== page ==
TWELVE food outlets in Camborne have failed their food hygiene inspections.
Most businesses, which included a care home and homeless service, failed the Food Standards Agency (FSA) inspection because of bad record-keeping related to the storage, preparation and cooking of food.
Others were caught out by minor faults, such as "untidiness" or the layout of the kitchen, when a food hygiene inspector visited their premises.
But one business owner admitted a lack of knowledge of the food business.
Laura Pearce, who owns Scallywags café, failed her inspection last August for not keeping any records and for failing to register with the FSA when she opened the business in 2010.
"I was new to it. No one told me that, when buying a café, you had to do this," she said.
"I was not aware that I had to register with the FSA and keep a logbook.
"I was doing everything I should have been doing, there was just no record of it."
The manager of Mackfalls Fish And Chip Shop, Beverley Paynter, did not keep her paperwork up to date.
The shop also failed because of an "untidy" prep room, a broken hot water heater and a spot of dirt which was stuck to the floor.
"We still had our Christmas decorations up in the prep room," she said.
"Some of the inspection seemed pretty anal.
"But I cannot disagree with what the inspector said."
The manager of the Four Oceans restaurant, Kaman Lee, said it failed because it did not keep records of food care for the months before the inspection.
The restaurant was also penalised for not finding some back-up thermometers in its fridges and freezers.
He said: "We found them – but only after the inspector had gone. I think it is a bit of a heavy penalisation for a few minor points, especially as he praised us for how clean our kitchen was."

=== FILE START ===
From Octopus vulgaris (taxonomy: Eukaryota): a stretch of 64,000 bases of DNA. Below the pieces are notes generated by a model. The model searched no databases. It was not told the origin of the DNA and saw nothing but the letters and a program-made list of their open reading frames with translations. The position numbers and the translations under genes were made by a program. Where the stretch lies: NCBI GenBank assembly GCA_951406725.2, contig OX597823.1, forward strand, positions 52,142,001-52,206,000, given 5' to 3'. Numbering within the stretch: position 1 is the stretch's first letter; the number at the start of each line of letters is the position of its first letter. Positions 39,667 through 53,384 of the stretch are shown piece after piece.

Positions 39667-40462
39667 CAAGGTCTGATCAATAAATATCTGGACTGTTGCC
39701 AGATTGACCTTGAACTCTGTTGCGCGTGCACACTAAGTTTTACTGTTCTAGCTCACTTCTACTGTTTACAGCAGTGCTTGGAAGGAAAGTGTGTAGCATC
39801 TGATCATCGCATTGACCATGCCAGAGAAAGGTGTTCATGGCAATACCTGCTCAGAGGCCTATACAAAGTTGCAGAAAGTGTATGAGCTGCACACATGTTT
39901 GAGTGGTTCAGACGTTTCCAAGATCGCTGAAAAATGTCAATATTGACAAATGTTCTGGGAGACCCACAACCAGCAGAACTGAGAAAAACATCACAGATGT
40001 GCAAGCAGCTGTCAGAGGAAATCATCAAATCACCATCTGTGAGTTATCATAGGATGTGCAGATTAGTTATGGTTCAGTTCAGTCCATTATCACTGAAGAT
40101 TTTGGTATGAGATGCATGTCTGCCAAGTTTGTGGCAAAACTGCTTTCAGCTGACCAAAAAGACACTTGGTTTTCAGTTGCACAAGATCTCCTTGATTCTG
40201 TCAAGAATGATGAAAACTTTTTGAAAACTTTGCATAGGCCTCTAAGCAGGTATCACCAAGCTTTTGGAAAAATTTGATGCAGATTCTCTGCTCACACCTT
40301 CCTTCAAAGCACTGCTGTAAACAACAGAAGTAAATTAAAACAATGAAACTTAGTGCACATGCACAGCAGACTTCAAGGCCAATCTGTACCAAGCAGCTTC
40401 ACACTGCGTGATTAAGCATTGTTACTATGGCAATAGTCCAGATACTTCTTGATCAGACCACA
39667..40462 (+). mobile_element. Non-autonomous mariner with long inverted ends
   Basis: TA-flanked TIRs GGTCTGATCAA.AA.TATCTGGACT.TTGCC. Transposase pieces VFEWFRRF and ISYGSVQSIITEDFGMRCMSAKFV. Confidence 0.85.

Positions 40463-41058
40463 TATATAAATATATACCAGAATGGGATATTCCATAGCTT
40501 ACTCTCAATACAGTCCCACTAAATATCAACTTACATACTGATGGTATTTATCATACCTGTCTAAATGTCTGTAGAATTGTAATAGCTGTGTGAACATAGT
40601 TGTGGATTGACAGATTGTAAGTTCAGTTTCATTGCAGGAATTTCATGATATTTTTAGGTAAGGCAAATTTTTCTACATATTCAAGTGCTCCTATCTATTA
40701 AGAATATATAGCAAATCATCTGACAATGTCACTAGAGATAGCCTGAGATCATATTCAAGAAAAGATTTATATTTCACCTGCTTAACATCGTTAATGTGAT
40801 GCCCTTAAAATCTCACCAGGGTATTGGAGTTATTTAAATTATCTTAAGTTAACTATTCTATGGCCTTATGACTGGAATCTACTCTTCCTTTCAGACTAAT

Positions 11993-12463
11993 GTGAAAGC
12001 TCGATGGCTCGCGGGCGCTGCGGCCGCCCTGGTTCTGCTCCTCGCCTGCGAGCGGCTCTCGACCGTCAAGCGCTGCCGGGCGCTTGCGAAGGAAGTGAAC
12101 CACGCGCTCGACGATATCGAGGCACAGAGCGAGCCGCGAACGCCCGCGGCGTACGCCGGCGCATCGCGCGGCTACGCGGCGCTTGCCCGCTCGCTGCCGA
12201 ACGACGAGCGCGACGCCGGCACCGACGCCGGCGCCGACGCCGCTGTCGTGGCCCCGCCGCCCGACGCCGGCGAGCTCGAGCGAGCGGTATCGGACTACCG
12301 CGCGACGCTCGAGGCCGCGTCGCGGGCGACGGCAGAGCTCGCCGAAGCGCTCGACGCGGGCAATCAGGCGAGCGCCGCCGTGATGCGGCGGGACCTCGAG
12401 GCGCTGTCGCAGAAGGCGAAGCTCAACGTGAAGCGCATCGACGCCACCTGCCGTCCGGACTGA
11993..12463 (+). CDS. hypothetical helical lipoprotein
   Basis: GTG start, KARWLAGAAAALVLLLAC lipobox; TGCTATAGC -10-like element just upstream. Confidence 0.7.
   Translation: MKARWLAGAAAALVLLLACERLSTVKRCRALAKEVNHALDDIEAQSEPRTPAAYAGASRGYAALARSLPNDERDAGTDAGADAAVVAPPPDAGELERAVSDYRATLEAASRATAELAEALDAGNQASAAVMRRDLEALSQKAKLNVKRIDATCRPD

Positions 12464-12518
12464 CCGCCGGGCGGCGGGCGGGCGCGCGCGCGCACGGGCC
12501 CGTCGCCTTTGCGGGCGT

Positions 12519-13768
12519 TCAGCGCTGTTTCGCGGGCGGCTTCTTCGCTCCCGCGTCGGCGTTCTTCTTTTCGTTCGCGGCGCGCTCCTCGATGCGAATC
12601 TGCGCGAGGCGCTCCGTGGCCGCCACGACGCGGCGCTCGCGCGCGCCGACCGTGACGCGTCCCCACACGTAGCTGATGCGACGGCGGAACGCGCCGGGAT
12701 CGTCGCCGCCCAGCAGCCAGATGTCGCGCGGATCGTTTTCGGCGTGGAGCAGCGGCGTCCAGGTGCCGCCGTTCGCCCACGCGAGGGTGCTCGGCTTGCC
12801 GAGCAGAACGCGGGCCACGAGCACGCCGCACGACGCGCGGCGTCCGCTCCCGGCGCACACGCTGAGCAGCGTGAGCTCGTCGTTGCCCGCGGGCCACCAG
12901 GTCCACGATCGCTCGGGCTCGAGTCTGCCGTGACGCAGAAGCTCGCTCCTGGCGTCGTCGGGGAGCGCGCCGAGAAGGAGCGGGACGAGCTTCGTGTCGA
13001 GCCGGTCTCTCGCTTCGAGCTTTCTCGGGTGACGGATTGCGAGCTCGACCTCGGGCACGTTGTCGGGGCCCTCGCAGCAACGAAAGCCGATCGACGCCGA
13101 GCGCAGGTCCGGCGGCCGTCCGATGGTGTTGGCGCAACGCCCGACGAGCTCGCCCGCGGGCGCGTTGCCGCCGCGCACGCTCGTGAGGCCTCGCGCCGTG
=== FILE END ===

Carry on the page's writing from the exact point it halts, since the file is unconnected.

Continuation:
Camborne Rugby Football Club's treasurer, Peter Floyd, said: "The kitchen was spotless, they acknowledged that, but the paperwork was a couple of months out of date, so that was unlucky on our part.
"It is savage really because it does not give a true picture of the facilities."
Rob Vingoe, owner of Berrymans Bakery, said he was not aware of his inspection, so he preferred not to comment about his rating.
But he added: "There is far too much fear used in food these days. It certainly does not help businesses in the current climate. Everyone is struggling."
Sarder Kabir, owner of Chutney Mango, said his restaurant failed because its logbook was full and they did not buy a new one. "This does not affect the food preparation or public health."
Martin Hoyle, catering manager for Cygnets Restaurant, Tehidy Park Golf Club, which received a rating of 2, said: "Yes, we failed, but I believe it is something we have all got to get to grips with."
All the 12 food outlets which failed the inspection were contacted by the West Briton.
All the businesses said they had rectified the problems brought to light in the reports.
The FSA rates all establishments which provide food, including schools, pubs, hotels and care homes.